19 January 2014
Syrian Peace Talks
By Gwynne Dyer
It would be interesting to know just what tidbits of information the US National Security Agency’s eavesdropping has turned up on United Nations Secretary-General Ban Ki-Moon. He certainly caved in very fast: on Sunday he invited Iran to join the long-delayed peace talks aimed at ending the three-year-old civil war in Syria; on Sunday evening the United States loudly objected, and on Monday he obediently uninvited Iran.
So the peace talks get underway in Switzerland this week after all, and the omens for peace are not that bad. Unless, of course, you were also hoping for the overthrow of the brutal regime of Bashar al-Assad and the emergence of a democratic Syria, in which case the omens are positively awful.
The breakthrough may not happen at Geneva this week, but the Russians and the Americans are now on the same side (although the US cannot yet bring itself to say publicly that it is backing Assad). Moreover, some of the rebels are getting ready to change sides. It won’t be fast and it won’t be pretty, but there’s a decent chance that peace, in the shape of an Assad victory, will come to Syria within a year or two.
What has made this possible is the jihadis, the fanatical extremists of the al-Nusra Front and the Islamic State of Iraq and the Levant, who have frightened both the United States and a great many ordinary Syrians into seeing Assad’s regime as the lesser evil.
Two years ago, it still seemed possible that Assad could lose. The rebels had the support of the United States, Turkey and powerful Sunni Arab states like Egypt and Saudi Arabia, and they still talked about a democratic, inclusive Syria. Assad’s only friends were Iran, Russia and Lebanon’s Hezbollah.
But then the jihadis showed up, alienating local people with their extreme version of sharia law and scaring the pants off the United States with their allegiance to al-Qaeda. It took the United States quite a while to admit to itself that it does not actually want Assad to fall if that means putting the jihadis in power, but it has finally grasped the concept.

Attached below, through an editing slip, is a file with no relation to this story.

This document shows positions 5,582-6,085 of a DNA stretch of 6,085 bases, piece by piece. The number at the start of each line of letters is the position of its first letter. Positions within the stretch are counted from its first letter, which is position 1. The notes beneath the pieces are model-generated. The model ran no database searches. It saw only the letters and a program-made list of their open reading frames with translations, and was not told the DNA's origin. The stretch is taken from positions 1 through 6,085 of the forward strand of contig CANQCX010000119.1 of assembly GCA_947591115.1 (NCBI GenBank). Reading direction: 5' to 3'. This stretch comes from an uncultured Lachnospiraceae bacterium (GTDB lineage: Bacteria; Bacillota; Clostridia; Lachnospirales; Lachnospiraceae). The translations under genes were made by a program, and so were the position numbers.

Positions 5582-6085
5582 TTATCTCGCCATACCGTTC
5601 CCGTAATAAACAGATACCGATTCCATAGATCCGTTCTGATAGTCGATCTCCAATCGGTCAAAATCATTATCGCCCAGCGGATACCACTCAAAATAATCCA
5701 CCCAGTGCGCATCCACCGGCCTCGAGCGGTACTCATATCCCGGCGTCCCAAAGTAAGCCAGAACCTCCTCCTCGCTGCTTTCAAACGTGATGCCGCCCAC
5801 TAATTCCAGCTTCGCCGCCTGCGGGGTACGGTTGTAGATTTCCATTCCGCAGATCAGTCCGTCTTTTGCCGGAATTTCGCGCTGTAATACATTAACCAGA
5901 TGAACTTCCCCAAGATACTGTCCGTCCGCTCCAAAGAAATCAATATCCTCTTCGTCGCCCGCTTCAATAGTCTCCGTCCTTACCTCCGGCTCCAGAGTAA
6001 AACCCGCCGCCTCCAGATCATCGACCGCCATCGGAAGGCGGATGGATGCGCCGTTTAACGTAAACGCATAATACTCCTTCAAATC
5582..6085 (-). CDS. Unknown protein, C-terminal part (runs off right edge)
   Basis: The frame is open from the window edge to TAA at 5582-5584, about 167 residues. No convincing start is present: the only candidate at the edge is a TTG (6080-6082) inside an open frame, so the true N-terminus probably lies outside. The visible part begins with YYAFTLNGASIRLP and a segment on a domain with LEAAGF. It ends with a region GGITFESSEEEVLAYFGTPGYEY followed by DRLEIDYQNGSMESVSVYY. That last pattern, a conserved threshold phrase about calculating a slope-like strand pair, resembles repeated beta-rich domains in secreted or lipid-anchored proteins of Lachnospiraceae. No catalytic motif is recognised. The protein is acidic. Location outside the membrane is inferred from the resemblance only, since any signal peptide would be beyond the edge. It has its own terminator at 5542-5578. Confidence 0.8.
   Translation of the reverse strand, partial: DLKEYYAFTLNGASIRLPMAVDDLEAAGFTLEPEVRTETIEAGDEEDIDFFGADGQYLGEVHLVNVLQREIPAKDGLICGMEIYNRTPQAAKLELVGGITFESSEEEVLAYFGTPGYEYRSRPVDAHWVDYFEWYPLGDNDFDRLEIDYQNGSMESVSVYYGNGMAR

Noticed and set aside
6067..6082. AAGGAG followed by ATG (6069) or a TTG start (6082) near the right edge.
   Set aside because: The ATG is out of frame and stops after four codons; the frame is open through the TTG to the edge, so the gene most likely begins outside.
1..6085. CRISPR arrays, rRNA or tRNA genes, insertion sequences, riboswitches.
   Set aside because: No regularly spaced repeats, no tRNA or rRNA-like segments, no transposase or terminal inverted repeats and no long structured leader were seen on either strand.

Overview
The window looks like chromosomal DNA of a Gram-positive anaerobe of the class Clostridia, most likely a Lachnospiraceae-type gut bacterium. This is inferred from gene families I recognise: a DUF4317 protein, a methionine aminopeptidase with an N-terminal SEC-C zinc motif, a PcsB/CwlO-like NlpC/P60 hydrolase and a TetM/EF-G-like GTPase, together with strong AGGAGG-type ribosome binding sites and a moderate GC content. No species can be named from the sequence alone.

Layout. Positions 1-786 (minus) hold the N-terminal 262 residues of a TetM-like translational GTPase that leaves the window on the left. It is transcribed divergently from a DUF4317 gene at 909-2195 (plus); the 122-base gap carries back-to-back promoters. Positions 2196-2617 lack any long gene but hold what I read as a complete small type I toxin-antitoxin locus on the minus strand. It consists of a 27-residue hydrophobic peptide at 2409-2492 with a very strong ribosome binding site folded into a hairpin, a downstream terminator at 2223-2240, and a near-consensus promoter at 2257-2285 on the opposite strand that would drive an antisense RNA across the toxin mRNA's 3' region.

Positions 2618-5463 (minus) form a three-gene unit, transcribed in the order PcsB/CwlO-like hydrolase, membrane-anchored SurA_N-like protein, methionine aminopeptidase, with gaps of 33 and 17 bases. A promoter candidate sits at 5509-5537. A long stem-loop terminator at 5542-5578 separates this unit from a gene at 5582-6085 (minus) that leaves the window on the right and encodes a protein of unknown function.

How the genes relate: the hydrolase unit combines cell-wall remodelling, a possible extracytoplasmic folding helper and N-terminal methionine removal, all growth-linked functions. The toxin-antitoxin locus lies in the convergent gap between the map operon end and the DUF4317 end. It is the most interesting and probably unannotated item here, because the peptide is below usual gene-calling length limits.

The catalyst was the poison gas attacks in Damascus last August, which forced the US to threaten air strikes against the Assad regime (because it had already declared that the use of poison gas would cross a “red line”). However, President Obama was clearly reluctant to carry out his threat – and then the Russians came up with the idea that Assad could hand over all his chemical weapons instead.
Obama grabbed that lifeline and cancelled the air strikes. After that there was no longer any prospect of Western military intervention in the Syrian war, which meant that Assad was certain to survive, because the domestic rebels were never going to win it on their own.
More recently, a “war-within-the-war” has broken out among the rebels, with the secular groups fighting the jihadis and the jihadi groups fighting among themselves. So far in January more people have been killed in this internecine rebel war (over a thousand) than in the war against the regime. And the US and Russia are working on a deal that would swing most of the non-jihadi rebels over to the regime’s side.
General Salim Idris, the commander of the Free Syrian Army (the main non-jihadi force on the battlefield), said last month that he and his allies were dropping the demand that Assad must leave power before the Geneva meeting convened. Instead, they would be content for Assad to go at the end of the negotiation process, at which time the FSA’s forces would join with those of the regime in an offensive against the Islamists.